The Importance of Living Wills in Estate Planning

Advance directives allow specific actions to be taken on your behalf if you become incapacitated or unable to perform certain tasks. A living will is a common type of advance directive expressing your medical care and treatment preferences if you can’t communicate your desires. Living wills are used in situations when you’re unable to make medical decisions yourself, such as being in a persistent coma, suffering a traumatic injury, or being diagnosed with a terminal illness. A living will allows your loved ones to make well-informed medical decisions on your behalf. Below, we will explore the benefits of living wills and discuss how to make a living will part of your estate planning in Orlando.

Living Will vs. Last Will and Testament

Living wills and last will and testaments are separate documents that are an important part of estate planning. However, there are several key differences between a living will and a last will and testament. The primary difference is that living wills specify your preferences for medical treatments and end-life care while you’re still living, when you’re incapacitated and unable to make medical decisions for yourself. A last will and testament details how you’d like your possessions and assets distributed to your friends and family after you pass away. Both documents are a part of creating a comprehensive estate plan in Orlando and beyond.

Benefits of Having a Living Will

The benefit of having a living will is that it allows you to express your desires for medical treatments and end-of-life care if you cannot communicate those preferences yourself. Living wills allow you to speak to your family regarding your medical care when you can’t. Knowing they’re carrying out your desires gives your family peace of mind when making decisions on your behalf. Having a living will reduces the potential for conflict between family members who may disagree about your medical treatments. No one is left guessing your desires—they’re spelled out directly.

What You Should Include in a Living Will

Here’s what you should consider stating in your living will:

Preferences for Life-Saving Care

One of the primary topics you’ll want to cover in your living will is your preferences for providing or withholding life-support medical procedures such as ventilators, feeding tubes, dialysis machines, and CPR. You should also indicate how long you’d like to remain on life support before having it removed.

Appoint a Healthcare Surrogate

A healthcare surrogate is a point person you elect to make medical decisions on your behalf in situations that may not be explicitly stated in your living will. Your healthcare surrogate must be someone you and your family trust to act in your best interests. When creating your estate plan in Orlando, Florida, you can name a healthcare surrogate in your living will or create a separate advance directive document.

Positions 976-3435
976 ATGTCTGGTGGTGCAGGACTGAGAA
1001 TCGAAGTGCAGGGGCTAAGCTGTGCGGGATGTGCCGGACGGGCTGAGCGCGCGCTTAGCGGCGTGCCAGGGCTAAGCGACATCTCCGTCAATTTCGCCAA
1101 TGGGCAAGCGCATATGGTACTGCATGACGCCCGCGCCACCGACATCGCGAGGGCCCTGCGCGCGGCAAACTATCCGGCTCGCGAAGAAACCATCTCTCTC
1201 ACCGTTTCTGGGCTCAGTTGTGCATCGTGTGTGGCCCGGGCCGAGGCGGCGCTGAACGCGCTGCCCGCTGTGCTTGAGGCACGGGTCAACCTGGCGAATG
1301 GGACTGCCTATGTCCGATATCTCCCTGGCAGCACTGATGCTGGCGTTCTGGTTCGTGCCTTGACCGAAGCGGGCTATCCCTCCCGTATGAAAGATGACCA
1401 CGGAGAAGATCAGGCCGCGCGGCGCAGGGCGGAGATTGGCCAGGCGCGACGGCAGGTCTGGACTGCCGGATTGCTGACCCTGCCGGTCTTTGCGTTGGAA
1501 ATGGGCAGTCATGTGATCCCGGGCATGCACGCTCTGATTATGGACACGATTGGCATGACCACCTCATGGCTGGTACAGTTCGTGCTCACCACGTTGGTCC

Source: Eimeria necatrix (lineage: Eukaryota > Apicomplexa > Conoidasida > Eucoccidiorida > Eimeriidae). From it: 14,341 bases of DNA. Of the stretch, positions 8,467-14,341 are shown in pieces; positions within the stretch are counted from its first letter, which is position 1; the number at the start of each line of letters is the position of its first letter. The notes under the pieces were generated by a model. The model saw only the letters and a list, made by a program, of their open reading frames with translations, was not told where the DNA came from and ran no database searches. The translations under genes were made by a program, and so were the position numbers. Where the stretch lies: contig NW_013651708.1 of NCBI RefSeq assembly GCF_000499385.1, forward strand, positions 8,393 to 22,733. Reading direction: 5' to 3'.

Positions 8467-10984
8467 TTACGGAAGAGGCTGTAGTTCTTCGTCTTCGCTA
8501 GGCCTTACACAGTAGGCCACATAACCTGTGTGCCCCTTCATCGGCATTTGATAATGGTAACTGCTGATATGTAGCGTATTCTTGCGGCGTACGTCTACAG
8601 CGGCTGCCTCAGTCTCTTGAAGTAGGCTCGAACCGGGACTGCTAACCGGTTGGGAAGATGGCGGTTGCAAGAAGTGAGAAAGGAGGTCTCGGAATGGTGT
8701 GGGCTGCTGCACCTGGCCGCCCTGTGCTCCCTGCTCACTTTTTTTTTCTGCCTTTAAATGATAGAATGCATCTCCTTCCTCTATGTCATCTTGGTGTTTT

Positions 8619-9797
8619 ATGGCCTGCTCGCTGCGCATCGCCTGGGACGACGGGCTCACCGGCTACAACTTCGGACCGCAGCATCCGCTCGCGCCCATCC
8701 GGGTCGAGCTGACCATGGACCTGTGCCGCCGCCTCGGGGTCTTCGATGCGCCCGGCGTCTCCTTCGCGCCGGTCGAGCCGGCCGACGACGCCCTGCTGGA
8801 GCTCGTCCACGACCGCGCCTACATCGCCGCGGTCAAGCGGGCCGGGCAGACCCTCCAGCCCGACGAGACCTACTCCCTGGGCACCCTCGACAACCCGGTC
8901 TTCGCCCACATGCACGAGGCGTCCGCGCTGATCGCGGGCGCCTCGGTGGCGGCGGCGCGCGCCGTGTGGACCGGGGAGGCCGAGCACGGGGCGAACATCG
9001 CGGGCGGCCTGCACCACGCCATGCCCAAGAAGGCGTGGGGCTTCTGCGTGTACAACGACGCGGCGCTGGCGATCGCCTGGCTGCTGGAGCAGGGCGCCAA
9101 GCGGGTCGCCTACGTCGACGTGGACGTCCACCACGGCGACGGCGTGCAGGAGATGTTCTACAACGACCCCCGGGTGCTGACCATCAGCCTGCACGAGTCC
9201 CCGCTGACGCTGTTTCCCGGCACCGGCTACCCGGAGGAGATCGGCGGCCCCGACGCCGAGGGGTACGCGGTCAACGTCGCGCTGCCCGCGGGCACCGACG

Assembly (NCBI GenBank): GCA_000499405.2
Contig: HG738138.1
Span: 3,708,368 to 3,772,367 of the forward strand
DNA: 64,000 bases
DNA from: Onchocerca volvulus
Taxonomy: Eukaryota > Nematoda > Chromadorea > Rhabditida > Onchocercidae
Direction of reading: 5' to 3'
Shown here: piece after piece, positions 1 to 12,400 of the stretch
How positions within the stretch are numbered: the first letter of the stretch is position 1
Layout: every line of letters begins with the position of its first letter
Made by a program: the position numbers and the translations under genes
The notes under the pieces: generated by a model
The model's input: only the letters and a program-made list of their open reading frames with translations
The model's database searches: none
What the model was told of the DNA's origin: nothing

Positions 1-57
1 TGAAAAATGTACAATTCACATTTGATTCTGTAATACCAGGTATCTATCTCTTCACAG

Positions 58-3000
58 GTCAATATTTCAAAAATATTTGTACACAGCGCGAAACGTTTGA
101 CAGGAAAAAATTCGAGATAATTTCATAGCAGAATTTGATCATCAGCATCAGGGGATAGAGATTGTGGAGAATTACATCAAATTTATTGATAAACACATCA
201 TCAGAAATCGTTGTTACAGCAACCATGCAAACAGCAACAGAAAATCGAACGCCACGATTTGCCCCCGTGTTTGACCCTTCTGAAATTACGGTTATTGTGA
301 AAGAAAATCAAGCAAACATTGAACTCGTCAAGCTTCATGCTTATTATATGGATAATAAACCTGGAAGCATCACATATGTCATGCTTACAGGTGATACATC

Pain Alleviation Preferences

You’ll want to state your preferences for comfort and pain alleviation when facing a terminal illness or medical emergency. Are there certain drugs you want to avoid? Are there natural alternatives to common pain-alleviating medication you’d prefer? You can answer these questions in this part of your living will.

End-of-Life Care

Your living will can also state your preferences for how you’d like to spend your final days, whether it’s at a medical facility, in hospice care, or at home.

Religious Preferences

If there are procedures or treatments you’d like to decline for religious reasons, you may want to state them in your living will so others know your intentions.

Organ Donation

While organ donation is put on most people’s driver’s licenses, you can elaborate and provide additional details about organ donation in your living will. You can discuss whether you’d like to donate your body to scientific research, donate specific organs, or other preferences.

What Happens if You Don’t Have a Living Will?

If you don’t have a living will, your family or appointed healthcare surrogate will be in charge of making medical decisions on your behalf. This could put undue strain on your family during a stressful time, leaving them with the burden of making decisions without knowing your wishes. They could also experience prolonged guilt and anxiety about whether they made the right decision. A living will can ease this burden and provide a guideline for your family to follow when you cannot communicate your desires yourself.

How to Create a Living Will in Florida

According to Florida Statute 765.302, living wills must be written and signed by you and two witnesses. One of the witnesses cannot be your spouse or a blood relative to be valid in Florida. After creating the document, you are responsible for letting your medical team and family know you have a living will. Send a copy to your primary care physician and other doctors you regularly visit. Keep a copy in a safe place and provide your family instructions on how to find it. Your living will goes into effect when a doctor legally determines you’re incapacitated, meaning you cannot make treatment-related decisions, understand the outcomes of these decisions, or communicate your decisions by any means.

Estate Planning in Orlando with The Boutty Law Firm

A living will is vital in creating a well-rounded estate plan in Orlando. Once created, it should be updated and reviewed regularly to ensure it reflects your desires. Whether you’re drafting your living will for the first time or would like to modify it, The Boutty Law Firm can help. We help residents throughout Orlando and Central Florida establish estate plans that communicate their wishes to family and friends while following all legal requirements. Call our Winter Park office at 407-622-1395 to schedule a consultation.

Leave a Reply

Your email address will not be published. Required fields are marked *

What Our Clients Are Saying